Colour Management

One of the presentations at the NUJ Photography Matters conference that I missed (too busy eating lunch, drinking wine,  meeting people, looking at the exhibition and taking snaps) was on Colour Management.

Assuming that you work with colour (and in this digital age we all do, though some like to pretend they work in black and white, though often the results are not too convincing,)  colour management is something you need to embrace.

Fortunately it’s pretty simple. Buy a decent monitor. Get a hardware monitor calibrator – such as the Eye-One Display 2 – and use it. Shoot in Adobe RGB and supply files tagged as that for print and convert to sRGB for web (and clients who don’t have any idea what they are doing.)

If you want prints, talk to the lab about how they want files and profiles for soft-proofing. To make your own ink jet prints, get specific profiles made for your printer, ink and paper. Apply these only once (usually in Photoshop where you can soft-proof rather than in the printer driver.)


Of course there is a little more to it than this. One clear and concise introduction I’ve just been reading comes from Louis Dina, a Birmingham, Alabama based  photographer and printer. From the Color Management page on his web site you can download two free PDF documents, both very straightforward and readable.

The first, (use the Introduction link at the left of the page to open the page with the download link) is an Introduction to Color Management which tells  you why you need to do it and gives a clear explanation of how it works.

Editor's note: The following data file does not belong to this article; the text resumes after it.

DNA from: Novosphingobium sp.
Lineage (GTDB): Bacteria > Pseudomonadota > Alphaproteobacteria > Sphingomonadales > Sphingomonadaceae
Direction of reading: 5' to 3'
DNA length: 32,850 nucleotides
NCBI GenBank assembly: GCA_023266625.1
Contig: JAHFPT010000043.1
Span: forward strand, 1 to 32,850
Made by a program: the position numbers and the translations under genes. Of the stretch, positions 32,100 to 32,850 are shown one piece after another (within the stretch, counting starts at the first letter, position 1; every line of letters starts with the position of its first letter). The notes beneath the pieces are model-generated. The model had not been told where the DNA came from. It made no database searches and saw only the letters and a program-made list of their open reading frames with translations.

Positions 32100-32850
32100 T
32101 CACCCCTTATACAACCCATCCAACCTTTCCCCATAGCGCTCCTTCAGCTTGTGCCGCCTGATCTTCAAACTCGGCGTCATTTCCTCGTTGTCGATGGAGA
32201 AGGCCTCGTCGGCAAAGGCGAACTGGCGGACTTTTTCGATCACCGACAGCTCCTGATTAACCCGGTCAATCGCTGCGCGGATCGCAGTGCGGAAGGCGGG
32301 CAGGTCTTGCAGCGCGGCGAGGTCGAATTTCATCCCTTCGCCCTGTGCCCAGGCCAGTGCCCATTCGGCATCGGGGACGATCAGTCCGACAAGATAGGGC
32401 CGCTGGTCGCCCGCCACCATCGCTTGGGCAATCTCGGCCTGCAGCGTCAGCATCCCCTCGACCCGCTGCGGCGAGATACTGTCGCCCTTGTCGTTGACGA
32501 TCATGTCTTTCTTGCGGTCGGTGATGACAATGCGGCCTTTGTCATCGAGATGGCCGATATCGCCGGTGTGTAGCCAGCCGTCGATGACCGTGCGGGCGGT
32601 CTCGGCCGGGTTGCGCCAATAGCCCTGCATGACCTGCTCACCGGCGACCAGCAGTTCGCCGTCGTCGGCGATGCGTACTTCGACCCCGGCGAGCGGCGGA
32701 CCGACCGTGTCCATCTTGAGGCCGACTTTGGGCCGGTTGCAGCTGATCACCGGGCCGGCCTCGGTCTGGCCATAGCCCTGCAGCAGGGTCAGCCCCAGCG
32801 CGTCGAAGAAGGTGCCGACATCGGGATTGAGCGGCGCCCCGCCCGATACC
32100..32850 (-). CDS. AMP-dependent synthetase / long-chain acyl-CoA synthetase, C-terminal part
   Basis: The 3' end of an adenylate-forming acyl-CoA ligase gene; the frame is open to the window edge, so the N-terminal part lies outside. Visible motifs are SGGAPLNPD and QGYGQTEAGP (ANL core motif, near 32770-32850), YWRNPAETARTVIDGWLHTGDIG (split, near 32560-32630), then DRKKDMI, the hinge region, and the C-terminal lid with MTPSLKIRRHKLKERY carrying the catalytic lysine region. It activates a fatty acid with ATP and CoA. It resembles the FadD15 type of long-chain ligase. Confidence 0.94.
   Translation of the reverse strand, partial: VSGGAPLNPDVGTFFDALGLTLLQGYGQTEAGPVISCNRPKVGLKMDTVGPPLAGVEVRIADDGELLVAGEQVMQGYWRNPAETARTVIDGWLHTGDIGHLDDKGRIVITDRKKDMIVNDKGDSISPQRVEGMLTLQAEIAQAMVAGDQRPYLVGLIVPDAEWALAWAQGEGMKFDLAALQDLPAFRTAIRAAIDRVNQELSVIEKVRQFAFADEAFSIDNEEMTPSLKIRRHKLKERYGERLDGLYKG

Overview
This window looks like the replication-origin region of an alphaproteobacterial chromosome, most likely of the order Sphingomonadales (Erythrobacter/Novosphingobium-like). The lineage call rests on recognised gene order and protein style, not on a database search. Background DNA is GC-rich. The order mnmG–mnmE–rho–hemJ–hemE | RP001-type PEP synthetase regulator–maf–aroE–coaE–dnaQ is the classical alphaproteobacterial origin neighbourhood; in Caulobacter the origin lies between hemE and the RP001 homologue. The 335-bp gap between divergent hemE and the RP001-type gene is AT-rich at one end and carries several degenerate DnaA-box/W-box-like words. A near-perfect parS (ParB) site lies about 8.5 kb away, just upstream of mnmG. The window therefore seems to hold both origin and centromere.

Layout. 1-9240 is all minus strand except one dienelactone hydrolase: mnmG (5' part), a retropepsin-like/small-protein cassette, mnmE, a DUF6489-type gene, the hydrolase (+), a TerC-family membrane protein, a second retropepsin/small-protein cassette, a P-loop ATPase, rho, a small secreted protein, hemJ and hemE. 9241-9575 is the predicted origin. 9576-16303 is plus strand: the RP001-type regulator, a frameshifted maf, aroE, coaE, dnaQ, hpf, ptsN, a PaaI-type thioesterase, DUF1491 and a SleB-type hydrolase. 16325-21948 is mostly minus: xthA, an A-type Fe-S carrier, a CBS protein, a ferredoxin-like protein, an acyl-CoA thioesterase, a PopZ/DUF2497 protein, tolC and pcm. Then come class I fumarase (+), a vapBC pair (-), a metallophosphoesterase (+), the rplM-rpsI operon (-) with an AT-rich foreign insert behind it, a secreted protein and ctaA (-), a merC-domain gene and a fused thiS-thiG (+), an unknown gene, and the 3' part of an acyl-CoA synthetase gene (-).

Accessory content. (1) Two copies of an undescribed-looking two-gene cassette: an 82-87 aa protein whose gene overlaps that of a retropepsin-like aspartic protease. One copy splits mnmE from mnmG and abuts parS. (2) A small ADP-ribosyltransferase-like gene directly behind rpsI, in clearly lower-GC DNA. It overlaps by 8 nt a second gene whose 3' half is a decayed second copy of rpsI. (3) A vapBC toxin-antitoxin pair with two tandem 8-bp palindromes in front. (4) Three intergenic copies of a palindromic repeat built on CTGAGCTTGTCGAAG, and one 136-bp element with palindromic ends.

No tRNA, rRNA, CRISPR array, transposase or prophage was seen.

The second,  downloaded from the Monitor and Printer Profiling page gives highly detailed click by click instructions, almost all of which are good advice whoever you get to make your printer profiles. There are a few places where I do things a little differently (for example over the exact monitor settings I use) but I suspect Dina’s approach is likely to be better, and I’ll probably try it out.

[I first came across Dina when looking at black and white printing – a rather more complex subject, and one that takes you – if you are serious – into the world of RIPs, spectrophotometers and specialised ink sets. Colour is in many ways more straightforward because that’s what the printer manufacturers make their ink jets and inks to do.]

If you are in the US, you may want to make use of the mail custom profiling service offered by DinaGraphics mentioned on these pages  – it seems very reasonably priced for what it offers, although I’ve not tried it myself –  but there are also excellent services elsewhere.  But looking at the prices charged by professional sites in the UK, it could be worth paying the postage to the US.  On the site you can also download  profiling targets, and one of these, designed for preliminary testing to establish the best driver settings for a particular paper (its use is detailed in the second PDF) seems worth using whoever you are going to get to make your custom profiles.

I’ve tried making my own profiles using scanner based systems, and tried profiles made by people with some of the cheaper spectrophotometers marketed to  photographers and studios. Both better than nothing, occasionally even an improvement on ‘generic’ profiles from paper vendors, but neither a match for those produced on more expensive equipment.

One of the UK specialists in Colour Management is Neil Barstow, and together with Photo Pro digital editor Michael Walker he is producing the forthcoming e-book “Practical Colour Management for Photographers“, and they were both at Photography Matters to talk about this and discuss colour management.  There is a great deal of information on colour management on his web site including a knowledge base and also a free consulting service.  Much of the site is aimed at press and pre-press and the approach is perhaps overkill for working photographers. I can’t at the moment find more information about the forthcoming book.

Another resource that can be downloaded is  the complete text from the colour management chapter in Martin Evening‘s Adobe Photoshop CS3 for Photographers – which of course some may already have. Being designed for the printed page I find it a little confusing on screen. But I can in any case look at his advice on the subject in his book on the older version of Photoshop I use.

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